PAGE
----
Lately, I’ve been reflecting on how high school students and parents decide which college is the best fit for the student. We conducted extensive research into education for my book, Tuning Into Mom, and, as the mom of a high school student, I’ve been deeply involved in the process for some time.
For the student, choosing a college is usually the biggest decision she’s ever made, and the parents are often responsible for the financial commitment. Because of these reasons, students rely heavily on their parents (especially moms) to advise them.
When high school students and their parents embark on the journey to college, they typically follow four steps towards their decision.
1. Getting Started: Research
The theme of the research phase is TMI (Too Much Information). Starting in the junior year, students are bombarded with direct mail. Unfortunately, most of this marketing clutter doesn’t differentiate the colleges from one another.
In our experience, the websites and college guides weren’t much more helpful than the direct mail. The information was overwhelming and very general. Generic information can be worse than simple white noise, as my son observed, “If all you can say about your school is that it’s in a great location, that’s not very impressive.”
My son ended this phase with a list of schools, none of which he felt particularly knowledgeable about. There’s an opportunity for colleges to set themselves apart in this early research through personalizing their marketing communication and approach.
2. Realizing the Top Two Criteria: Academics and Cost
Purdue University has identified four major factors important to students in making the college decision:
- Strength of the academic program
- Affordability (cost plus financial aid)
- Social environment (including sports and Greek life)
- Professional success after graduation
In the early stages of the college research and decision process, the student will find it easier to look at the first two criteria: academic strength and cost criteria.
When marketing to students early in the search process, colleges should strengthen their marketing strategy to focus on these two criteria. St. John’s College did this well for my son—their marketing communication stood out through its design and by communicating their unique qualities.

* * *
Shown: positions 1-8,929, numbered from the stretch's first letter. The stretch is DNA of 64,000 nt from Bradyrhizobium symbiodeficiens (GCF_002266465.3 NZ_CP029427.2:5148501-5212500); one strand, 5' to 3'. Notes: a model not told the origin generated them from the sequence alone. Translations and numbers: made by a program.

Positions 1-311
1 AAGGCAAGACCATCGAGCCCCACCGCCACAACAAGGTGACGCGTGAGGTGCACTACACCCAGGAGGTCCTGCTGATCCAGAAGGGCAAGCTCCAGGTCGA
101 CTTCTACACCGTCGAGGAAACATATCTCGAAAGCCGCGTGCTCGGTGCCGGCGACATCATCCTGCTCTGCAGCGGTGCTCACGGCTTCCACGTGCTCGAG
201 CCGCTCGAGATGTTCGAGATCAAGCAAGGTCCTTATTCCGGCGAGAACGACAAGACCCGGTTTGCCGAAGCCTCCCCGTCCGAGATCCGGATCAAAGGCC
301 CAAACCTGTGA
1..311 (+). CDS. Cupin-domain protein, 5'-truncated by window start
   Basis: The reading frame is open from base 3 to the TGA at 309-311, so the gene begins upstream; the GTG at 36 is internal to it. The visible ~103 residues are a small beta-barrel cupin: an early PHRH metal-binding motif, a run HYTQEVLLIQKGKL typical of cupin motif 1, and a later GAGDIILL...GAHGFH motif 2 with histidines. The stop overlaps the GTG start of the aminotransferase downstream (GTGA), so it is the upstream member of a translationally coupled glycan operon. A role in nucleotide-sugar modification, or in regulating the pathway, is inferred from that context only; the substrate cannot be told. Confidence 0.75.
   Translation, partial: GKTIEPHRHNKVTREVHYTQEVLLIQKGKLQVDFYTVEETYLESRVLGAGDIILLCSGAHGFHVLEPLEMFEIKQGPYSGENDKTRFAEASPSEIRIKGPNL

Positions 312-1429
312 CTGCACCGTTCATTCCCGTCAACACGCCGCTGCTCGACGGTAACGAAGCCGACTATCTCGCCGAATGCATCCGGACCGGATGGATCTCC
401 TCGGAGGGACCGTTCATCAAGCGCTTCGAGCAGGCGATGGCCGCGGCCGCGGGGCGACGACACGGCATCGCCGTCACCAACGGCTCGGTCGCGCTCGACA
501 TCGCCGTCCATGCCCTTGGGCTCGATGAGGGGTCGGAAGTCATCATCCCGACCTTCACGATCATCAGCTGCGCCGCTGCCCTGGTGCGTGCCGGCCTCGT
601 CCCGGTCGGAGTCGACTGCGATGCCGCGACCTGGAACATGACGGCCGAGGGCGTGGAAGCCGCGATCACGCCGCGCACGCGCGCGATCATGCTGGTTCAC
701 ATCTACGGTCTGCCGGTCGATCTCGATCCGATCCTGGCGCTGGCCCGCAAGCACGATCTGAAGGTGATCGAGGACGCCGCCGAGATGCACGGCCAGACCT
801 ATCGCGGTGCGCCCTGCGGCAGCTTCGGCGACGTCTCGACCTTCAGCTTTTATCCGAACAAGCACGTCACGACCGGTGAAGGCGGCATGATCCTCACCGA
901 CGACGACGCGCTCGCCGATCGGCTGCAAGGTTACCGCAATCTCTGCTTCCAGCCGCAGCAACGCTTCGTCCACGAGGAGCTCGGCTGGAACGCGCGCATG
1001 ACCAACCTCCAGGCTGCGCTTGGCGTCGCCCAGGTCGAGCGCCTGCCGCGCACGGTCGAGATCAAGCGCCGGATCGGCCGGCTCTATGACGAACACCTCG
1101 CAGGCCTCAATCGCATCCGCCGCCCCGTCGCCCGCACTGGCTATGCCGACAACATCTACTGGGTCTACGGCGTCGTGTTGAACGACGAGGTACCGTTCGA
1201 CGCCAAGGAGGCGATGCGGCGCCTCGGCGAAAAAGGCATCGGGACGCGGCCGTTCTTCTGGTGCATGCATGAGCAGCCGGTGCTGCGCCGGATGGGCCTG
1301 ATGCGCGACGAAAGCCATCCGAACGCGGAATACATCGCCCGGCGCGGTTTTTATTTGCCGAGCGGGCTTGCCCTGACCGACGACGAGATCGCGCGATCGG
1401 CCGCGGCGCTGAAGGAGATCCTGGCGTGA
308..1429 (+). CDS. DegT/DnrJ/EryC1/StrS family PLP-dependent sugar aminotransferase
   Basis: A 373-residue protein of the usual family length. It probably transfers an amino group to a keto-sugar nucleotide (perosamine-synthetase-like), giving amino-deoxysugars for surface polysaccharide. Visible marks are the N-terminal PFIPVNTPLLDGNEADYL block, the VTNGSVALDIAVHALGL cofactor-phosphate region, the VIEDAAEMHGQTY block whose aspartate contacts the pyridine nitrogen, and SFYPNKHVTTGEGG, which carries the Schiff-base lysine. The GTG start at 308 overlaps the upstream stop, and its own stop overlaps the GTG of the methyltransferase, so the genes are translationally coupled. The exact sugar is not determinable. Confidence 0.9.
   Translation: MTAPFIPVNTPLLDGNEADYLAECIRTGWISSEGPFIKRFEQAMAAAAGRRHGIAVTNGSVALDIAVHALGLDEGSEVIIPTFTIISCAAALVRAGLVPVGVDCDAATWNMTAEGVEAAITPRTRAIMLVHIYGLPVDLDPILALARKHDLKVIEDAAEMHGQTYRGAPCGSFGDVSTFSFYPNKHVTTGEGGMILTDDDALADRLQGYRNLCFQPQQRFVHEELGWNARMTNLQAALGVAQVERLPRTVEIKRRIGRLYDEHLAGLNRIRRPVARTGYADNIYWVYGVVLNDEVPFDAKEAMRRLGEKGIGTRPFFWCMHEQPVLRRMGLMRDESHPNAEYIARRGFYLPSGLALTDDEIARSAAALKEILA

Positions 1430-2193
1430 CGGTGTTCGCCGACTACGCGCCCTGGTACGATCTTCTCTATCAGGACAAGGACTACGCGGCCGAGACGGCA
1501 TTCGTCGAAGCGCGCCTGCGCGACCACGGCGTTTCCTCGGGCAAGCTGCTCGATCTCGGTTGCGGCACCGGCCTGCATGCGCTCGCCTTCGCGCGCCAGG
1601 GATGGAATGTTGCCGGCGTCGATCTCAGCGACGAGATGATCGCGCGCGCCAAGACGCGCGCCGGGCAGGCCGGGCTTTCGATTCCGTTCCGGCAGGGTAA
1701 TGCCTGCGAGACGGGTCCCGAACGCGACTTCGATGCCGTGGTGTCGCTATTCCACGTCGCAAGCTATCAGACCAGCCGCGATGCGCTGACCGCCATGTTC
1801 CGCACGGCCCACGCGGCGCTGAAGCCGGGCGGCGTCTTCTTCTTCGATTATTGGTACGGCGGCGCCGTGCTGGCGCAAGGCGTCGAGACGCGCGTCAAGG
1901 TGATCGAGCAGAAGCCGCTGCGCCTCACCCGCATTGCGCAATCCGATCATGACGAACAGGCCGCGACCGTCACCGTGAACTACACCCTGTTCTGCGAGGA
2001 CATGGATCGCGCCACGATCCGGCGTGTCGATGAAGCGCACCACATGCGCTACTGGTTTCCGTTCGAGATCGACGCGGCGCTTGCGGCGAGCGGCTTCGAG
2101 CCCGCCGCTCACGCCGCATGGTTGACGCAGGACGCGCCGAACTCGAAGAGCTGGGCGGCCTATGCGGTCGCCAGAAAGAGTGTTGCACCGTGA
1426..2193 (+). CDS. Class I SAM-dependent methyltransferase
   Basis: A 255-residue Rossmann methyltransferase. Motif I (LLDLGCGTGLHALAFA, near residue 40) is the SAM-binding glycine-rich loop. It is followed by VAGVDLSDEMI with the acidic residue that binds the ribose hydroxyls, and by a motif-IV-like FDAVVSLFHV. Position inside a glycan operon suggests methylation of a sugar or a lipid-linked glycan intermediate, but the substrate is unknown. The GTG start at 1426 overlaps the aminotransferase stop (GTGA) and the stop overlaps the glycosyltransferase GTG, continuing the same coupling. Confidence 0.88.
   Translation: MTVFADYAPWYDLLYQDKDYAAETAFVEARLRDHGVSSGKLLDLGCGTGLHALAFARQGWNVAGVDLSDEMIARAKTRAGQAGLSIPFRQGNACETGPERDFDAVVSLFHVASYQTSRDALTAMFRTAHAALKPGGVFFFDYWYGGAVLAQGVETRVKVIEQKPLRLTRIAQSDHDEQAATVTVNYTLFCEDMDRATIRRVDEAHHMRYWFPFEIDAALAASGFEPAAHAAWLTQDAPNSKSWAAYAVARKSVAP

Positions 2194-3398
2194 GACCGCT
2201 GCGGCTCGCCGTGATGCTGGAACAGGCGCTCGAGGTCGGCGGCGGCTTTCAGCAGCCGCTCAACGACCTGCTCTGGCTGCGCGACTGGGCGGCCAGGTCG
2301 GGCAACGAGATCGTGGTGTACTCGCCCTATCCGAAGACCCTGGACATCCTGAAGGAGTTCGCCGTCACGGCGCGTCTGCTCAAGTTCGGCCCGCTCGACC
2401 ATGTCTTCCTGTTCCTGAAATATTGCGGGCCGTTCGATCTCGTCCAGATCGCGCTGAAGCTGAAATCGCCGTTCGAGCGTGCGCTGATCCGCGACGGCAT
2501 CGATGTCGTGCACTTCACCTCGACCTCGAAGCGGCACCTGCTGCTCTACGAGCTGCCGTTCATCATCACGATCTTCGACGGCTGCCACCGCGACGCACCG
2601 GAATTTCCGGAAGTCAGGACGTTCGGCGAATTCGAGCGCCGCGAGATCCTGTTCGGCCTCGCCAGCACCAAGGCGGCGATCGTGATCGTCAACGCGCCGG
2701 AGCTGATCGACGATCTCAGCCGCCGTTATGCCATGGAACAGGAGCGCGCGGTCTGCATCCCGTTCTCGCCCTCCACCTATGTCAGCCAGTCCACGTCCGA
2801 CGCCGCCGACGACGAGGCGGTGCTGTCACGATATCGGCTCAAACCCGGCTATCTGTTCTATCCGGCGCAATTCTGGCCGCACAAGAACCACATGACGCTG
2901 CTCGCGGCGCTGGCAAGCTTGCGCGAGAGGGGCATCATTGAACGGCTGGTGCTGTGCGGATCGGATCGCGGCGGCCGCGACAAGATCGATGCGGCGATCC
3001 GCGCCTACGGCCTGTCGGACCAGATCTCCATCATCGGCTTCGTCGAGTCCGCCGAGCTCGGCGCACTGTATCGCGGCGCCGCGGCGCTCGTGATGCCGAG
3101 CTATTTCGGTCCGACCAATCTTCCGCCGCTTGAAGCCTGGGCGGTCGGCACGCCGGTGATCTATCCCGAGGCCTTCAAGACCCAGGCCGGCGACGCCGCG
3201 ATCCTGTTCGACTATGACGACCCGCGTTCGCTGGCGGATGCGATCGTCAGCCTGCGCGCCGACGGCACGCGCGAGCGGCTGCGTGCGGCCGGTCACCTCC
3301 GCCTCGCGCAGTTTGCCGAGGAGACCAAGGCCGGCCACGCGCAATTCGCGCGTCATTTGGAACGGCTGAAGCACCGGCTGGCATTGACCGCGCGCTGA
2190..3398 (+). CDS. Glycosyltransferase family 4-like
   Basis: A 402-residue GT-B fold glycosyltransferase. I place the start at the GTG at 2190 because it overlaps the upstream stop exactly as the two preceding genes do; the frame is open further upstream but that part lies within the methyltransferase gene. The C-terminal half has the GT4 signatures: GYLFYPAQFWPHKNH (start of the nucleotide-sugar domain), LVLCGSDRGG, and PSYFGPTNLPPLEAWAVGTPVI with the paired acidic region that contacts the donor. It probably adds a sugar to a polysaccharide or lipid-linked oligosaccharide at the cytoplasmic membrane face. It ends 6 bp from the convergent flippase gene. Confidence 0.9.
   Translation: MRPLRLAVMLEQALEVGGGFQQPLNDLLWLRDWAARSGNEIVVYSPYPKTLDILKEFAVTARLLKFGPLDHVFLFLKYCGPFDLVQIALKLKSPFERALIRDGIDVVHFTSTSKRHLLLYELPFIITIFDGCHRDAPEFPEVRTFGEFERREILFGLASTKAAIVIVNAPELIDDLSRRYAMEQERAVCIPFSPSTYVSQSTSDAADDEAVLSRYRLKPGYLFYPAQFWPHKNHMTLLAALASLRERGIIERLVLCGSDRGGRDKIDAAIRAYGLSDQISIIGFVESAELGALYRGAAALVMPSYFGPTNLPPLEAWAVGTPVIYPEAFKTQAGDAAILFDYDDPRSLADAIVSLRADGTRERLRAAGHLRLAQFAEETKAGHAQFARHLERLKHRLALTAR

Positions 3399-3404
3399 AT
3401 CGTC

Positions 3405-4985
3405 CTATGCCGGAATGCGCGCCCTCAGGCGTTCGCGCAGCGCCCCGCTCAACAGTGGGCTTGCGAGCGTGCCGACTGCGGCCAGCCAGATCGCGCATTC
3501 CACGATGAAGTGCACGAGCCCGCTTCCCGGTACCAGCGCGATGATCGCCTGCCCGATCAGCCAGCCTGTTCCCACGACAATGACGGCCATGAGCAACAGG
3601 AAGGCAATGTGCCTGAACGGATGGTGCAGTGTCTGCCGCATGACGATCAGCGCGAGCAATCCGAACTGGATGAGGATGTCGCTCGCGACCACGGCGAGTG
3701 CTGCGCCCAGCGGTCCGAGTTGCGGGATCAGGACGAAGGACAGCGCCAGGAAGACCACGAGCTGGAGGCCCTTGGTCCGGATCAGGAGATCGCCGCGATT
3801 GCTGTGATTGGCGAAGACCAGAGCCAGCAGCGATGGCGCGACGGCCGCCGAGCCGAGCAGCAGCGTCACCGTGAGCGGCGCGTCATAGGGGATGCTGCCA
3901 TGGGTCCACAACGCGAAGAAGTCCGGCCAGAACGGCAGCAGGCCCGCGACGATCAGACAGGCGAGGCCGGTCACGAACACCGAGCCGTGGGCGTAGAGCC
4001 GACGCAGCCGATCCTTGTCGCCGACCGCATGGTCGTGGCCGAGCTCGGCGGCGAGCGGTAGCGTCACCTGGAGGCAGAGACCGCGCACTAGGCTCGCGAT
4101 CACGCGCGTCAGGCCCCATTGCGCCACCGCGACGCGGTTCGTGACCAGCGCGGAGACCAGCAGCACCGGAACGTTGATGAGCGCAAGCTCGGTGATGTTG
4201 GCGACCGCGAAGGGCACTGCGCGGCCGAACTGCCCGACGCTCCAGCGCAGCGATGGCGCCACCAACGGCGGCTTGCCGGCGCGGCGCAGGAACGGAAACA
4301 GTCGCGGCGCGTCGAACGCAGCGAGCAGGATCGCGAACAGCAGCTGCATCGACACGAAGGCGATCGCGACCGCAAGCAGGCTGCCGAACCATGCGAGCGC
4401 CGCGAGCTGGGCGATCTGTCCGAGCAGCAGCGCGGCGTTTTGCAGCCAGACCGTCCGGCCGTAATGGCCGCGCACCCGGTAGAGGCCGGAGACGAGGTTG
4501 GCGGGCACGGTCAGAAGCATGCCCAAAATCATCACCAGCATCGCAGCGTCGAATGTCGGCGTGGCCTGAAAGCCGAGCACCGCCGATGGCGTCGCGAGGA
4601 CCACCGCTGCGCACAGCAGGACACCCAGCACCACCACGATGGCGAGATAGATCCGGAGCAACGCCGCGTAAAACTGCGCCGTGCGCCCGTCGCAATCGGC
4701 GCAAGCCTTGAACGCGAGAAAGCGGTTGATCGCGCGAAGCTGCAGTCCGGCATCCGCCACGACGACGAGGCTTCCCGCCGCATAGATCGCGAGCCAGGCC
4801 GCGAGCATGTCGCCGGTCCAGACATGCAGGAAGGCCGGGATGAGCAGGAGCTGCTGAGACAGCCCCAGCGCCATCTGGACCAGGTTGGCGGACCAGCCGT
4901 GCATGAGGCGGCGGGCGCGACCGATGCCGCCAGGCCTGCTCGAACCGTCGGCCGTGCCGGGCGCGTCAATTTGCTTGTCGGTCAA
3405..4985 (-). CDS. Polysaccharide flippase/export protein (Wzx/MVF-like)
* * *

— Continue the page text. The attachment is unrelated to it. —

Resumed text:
3. Narrowing the Choices: Who’s on the Short List?
Students quickly realize that they can’t truly consider more than 10-15 colleges. They eliminate colleges from the list by considering factors such as social environment, professional success after graduation and distance from home.
Importantly, it’s easiest to eliminate a college the student knows little about. Students will have a better concept of colleges they’ve personally experienced or to which they’ve been referred. The college’s goal should be to start building the relationship early in the search process.
4. Touring: Hit the Road, Jack!
As all college admissions offices know, the visit is a make-or-break part of the decision process. Often, these visits are made with just one parent, usually Mom.
A typical quote from one student we interviewed:
“You could definitely see what students were like and you could definitely get a feel for what the lifestyle of going to that college would be like-- to be honest, within the first five minutes.”
The main learning from this research is that students make quick judgments about the colleges they tour, partly because they might tour five colleges in a weekend. The college’s tour strategy must understand this fact.
Also, colleges will stand out who help Mom with trip planning advice and provide tips for how to participate in the college visit—even something as minor as places to get a cup of coffee while waiting for her student will be appreciated.
Once the tours are over, the student and her parents have a clear list of where she would like to apply. Mom is especially involved at each of these four decision steps, providing research, advice and guidance. Colleges should employ marketing strategies that place importance on Mom as well as the student.
Of course, applying to colleges is only one step toward ultimately choosing which college to attend. The process continues when students learn which schools have accepted them, and I will delve into that process in a future article.